Greg O’Brien Refuses to Hide From Alzheimer’s Disease

The journalist is trying to “take away the stigma and bring Alzheimer's and dementia out of the closet," he says.

By Risha Gotlieb

He’s been called the Poet Laureate of Alzheimer’s, an eloquent and witty spokesperson for a disease affecting fifty million worldwide. Greg O’Brien, an acclaimed journalist who lives on Cape Cod, was diagnosed with early-onset Alzheimer’s in 2009 at fifty-nine.

The early diagnosis was because of a severe head trauma, which can bring the disease into bloom earlier if you’re predisposed to it, as O’Brien is. But instead of hiding in the shadows, he chose to tell his story from the front lines of his battlefield.

“What I’m trying to do on my journey is take away the stigma and bring Alzheimer’s and dementia out of the closet.”

First, he wrote the ground-breaking book “On Pluto: Inside the Mind of Alzheimer’s.” Then he co-produced a documentary, Have you Heard About Greg?, which features O’Brien’s friends, family, pastor, and two neurologists, including Lisa Genova, who wrote “Still Alice,” which was adapted into a movie starring Julianne Moore.

O’Brien, now 72, has spoken across the country to groups as large as a thousand and intimate as a nursing home gathering.

He has received international accolades as a person who tackled the disease by talking frankly about it. Further, he has served on the National Alzheimer’s Association Early Stage Advisory Group and is an advisor to the Cure Alzheimer’s Fund of Board. He’s also a board member of the Washington, D.C.-based advocacy organization UsAgainstAlzheimer’s.

Next Avenue spoke with Greg O’Brien recently about his advocacy and how he’s adapting to the progression of the disease. The following interview has been edited for length and clarity.

Next Avenue: What keeps you persevering and working hard even as you experience behavioral and psychiatric changes that accompany memory impairment and several debilitating physical issues?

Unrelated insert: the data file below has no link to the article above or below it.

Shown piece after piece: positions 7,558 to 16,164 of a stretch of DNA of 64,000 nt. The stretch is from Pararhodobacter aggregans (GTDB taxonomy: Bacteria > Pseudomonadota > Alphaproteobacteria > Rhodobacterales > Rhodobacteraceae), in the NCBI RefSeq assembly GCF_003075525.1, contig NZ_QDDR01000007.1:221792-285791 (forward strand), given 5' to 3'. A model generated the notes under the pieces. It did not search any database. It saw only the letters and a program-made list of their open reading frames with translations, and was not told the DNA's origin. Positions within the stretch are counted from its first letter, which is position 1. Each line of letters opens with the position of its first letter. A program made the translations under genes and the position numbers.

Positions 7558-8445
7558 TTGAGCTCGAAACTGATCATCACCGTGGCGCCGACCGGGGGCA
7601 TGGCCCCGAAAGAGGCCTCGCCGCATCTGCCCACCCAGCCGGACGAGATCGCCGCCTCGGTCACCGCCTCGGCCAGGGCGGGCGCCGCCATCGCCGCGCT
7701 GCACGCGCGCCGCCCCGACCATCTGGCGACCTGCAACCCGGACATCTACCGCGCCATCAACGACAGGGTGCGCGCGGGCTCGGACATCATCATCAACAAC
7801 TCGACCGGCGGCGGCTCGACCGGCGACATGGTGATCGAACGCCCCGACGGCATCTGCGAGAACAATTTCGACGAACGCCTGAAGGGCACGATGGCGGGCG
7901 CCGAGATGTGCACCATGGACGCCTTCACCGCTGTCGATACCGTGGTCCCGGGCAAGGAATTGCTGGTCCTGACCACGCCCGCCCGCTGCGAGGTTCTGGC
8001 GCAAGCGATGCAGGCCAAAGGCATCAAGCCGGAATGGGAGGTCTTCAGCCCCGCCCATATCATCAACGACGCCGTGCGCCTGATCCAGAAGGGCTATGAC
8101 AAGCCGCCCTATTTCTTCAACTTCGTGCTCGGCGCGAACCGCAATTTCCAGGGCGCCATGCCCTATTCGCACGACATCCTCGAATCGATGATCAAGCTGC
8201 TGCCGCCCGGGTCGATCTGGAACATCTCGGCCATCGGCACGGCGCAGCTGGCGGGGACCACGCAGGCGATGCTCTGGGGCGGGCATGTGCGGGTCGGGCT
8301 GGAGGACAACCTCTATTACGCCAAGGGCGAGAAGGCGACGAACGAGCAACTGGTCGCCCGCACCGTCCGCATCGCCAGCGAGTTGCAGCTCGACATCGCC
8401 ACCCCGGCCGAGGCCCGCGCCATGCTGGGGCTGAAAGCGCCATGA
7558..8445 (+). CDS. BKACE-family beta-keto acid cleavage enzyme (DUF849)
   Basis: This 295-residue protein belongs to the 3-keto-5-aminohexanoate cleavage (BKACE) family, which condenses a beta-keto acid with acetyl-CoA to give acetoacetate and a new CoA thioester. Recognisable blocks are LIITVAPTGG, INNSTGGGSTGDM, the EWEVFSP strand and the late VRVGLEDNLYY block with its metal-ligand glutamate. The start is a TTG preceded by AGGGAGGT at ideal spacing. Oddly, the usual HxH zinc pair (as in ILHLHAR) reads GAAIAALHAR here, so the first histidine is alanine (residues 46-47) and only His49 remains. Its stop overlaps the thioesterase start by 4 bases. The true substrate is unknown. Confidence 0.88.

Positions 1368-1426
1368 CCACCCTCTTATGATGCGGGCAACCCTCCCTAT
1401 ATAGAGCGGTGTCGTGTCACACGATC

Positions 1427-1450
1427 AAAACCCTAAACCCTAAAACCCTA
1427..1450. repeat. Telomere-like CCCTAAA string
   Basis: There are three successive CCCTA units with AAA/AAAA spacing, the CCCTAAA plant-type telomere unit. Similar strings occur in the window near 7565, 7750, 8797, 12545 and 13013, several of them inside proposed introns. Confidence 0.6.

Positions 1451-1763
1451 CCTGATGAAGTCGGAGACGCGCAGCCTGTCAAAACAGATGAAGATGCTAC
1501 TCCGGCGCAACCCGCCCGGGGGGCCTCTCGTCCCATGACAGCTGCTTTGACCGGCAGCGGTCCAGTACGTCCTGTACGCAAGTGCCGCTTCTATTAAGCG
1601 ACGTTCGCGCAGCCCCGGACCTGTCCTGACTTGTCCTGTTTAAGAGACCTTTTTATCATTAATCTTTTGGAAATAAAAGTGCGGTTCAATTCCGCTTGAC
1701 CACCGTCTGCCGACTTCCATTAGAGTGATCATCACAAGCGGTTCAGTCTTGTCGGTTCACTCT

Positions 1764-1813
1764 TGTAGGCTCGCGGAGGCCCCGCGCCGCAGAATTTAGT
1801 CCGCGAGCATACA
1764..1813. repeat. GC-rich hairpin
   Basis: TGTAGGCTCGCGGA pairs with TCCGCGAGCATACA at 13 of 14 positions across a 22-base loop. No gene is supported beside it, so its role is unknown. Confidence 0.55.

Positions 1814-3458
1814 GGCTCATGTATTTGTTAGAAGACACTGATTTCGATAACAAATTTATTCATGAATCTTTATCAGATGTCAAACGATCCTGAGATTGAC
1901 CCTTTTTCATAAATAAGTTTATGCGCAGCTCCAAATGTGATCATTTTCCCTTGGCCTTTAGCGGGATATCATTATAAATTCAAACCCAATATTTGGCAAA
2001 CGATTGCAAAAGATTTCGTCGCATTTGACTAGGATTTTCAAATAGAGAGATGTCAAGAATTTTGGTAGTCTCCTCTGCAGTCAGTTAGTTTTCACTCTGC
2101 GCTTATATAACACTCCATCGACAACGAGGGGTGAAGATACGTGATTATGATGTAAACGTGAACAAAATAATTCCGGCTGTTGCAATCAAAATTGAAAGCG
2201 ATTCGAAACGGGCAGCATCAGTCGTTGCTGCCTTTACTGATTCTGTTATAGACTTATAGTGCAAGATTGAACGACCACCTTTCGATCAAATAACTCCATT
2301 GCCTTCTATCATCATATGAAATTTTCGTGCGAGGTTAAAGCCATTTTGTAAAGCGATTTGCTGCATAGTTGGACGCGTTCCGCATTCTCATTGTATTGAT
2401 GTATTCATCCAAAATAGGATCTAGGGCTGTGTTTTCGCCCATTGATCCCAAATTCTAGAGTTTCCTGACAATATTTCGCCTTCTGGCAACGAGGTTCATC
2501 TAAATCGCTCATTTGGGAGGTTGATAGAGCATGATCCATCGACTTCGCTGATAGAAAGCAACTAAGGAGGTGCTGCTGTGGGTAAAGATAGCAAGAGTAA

Greg O’Brien: What I’m trying to do on my journey is take away the stigma and bring Alzheimer’s and dementia out of the closet. I lost my maternal grandfather, mother and paternal uncle to this disease.

“Cognitive reserve is an extra fuel tank of brain capacity that also comes from exercising one’s mind and body throughout one’s life.”

Fortunately, I’ve been blessed with what the Harvard experts call cognitive reserve, an extra fuel tank of brain capacity that also comes from exercising one’s mind and body throughout one’s life.

Who were the first people you spoke to about your diagnosis?

I told my kids Brendan, Colleen, and Conor, with my wife Mary Catherine beside me. I got them home under the guise of a family dinner. Brendan immediately said, “Well, Dad, that explains a lot!” And Conor said, “So, Dad, you’re losing your mind!”

They had all noticed the symptoms and were deeply concerned. However, some people didn’t want to talk about it outside my family, and others said, “how can we help?.”

I wouldn’t say I like cliches, but it takes a village. It probably would have been much harder for me to be in New York City dealing with this. But on Cape Cod, I have an extended family, which empowers me.

In your documentary, you share how you cried out at God for forsaking you. You said: “Do you know who I am? Then, immediately in my heart, I heard, ‘Yes, dumbass, I made you, and I have you right where I want you.’ And I started laughing.” Those who know you say you have a wicked sense of humor, and this, coupled with strong faith, has kept you working, speaking and writing.

I’m not trying to proselytize here, but to answer the question, my determination comes from God. I have a deep faith — Irish Catholic early on, now more evangelical. I also have the gift of Irish humor and hope.

“When the brain fails, you can still thrive in a spiritual sense. This is because the inner spirit communicates at some level.”